On a scroll through Twitter, we came across this tweet that got us thinking:
The ability to switch off and how you can keep the work/life balance if you’re working from home, so seeing this really got us thinking.
Admittedly, when working on a blog or a landing page or social post - the stuff that us as a marketing team do on a regular basis, we often say stuff like “I’ll finish up this blog and then I’ll go for lunch” or “just let me schedule this then I’ll make a coffee”. Our breaks come with a justification. We’ve completed a task so we can reward ourselves with a break.
At Wundamail, our lunch isn’t a set time - we’ve all got stuff to do, and we just take our lunch break when it works for us, so it’s often dictated by workload, meetings or whether we’re in the zone, not necessarily when we need a break. Think about it, have you ever been focused on what you’re doing, looked up and it’s suddenly dark outside, particularly in Winter? Or you look at the time and it’s 3pm and you haven’t eaten yet? Or the common refrain of a busy office “Oh my God I can’t believe it’s 5pm already?”
Research shows that we’re most effective in short bursts of pure focus and when we have regular breaks. We’re not machines, we’re not programmed to focus solidly for 8 hours a day and it doesn’t tend to work out long term if we try to work that way. We have to refresh and taking breaks allows us to do just that.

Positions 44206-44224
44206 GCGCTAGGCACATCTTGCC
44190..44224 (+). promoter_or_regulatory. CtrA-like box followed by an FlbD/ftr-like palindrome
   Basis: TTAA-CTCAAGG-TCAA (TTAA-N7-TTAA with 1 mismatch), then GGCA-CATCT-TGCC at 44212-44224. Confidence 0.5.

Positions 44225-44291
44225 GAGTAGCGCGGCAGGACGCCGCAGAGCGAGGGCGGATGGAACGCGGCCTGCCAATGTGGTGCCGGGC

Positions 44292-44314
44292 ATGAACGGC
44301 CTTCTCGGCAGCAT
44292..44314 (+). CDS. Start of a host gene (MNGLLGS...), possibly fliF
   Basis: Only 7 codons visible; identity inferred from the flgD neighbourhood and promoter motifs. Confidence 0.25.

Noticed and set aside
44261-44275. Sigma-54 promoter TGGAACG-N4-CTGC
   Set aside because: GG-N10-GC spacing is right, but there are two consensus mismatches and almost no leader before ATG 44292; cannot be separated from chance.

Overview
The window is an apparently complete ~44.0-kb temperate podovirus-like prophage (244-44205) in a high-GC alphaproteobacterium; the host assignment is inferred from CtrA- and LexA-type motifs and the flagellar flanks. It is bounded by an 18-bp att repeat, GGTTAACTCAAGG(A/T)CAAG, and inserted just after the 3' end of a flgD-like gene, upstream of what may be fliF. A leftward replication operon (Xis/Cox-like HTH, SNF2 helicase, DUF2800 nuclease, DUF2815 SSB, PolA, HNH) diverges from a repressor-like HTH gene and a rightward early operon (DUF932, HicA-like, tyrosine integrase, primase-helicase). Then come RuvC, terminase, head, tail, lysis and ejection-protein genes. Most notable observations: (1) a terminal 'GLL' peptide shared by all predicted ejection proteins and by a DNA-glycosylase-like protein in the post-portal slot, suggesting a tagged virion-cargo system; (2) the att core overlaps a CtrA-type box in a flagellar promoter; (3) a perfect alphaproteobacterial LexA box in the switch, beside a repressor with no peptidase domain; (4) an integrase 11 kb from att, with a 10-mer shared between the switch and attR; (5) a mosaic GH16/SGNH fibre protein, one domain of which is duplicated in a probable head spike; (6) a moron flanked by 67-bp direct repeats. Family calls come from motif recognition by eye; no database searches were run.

That’s why we have breaks in school days, in between uni classes, at work. It’s why we try and get a good eight hours of sleep or have power naps. We need rest to function at our best. Rest and recuperation aren’t just for exercise and injuries - our brains and our mental health need it too.
The word burnout has been used a lot in recent years. Our always on culture where bosses can contact their employees at all times of the day, at weekends, on holidays has made it difficult to switch off. Add in a pandemic and the necessity to work from home, and that makes putting work to one side after 5.30pm nearly impossible.
So what’s the solution? We’ve got to close the laptop and turn off the work phone at some point, but we also need to ensure that our work is completed to a high standard.
Meetings take up a huge chunk of our working time, often with a disproportionate time to outcome ratio. So, replacing face to face meetings or Zoom meetings with a written daily check in such as Wundamail can condense status updates into one simply compilation email. This frees up more time to do actual work and because of that, there’s more time to take breaks.
By all means, get to the end of what you’re working on - if you’re in the zone, you’re in the zone, but remember to take regular breaks. Otherwise you’ll spend more time unpicking and redoing work you’ve already done.
So, is rest a reward or a right? The answer realistically is that it’s both, and you have to treat it as both. If you just use rest as a reward you’re probably going to be stressed and jump from task to task without coming up for air. If you use it just as a right, taking a dedicated break at exactly the same time every day, you’re probably going to be taking breaks in the middle of your tasks and end up taking twice as long to find your train of thought again after your break. Neither are good for productivity or our stress levels.
Rest is both a reward and right and you have to be able to switch off at the end of the day. Wundamail allows you to be able to switch off, safe in the knowledge that you’ve checked in, you know what you’re doing for the week ahead and that everyone knows where they stand. Wundamail has you covered, take a rest it’s your right and you’ve earned it.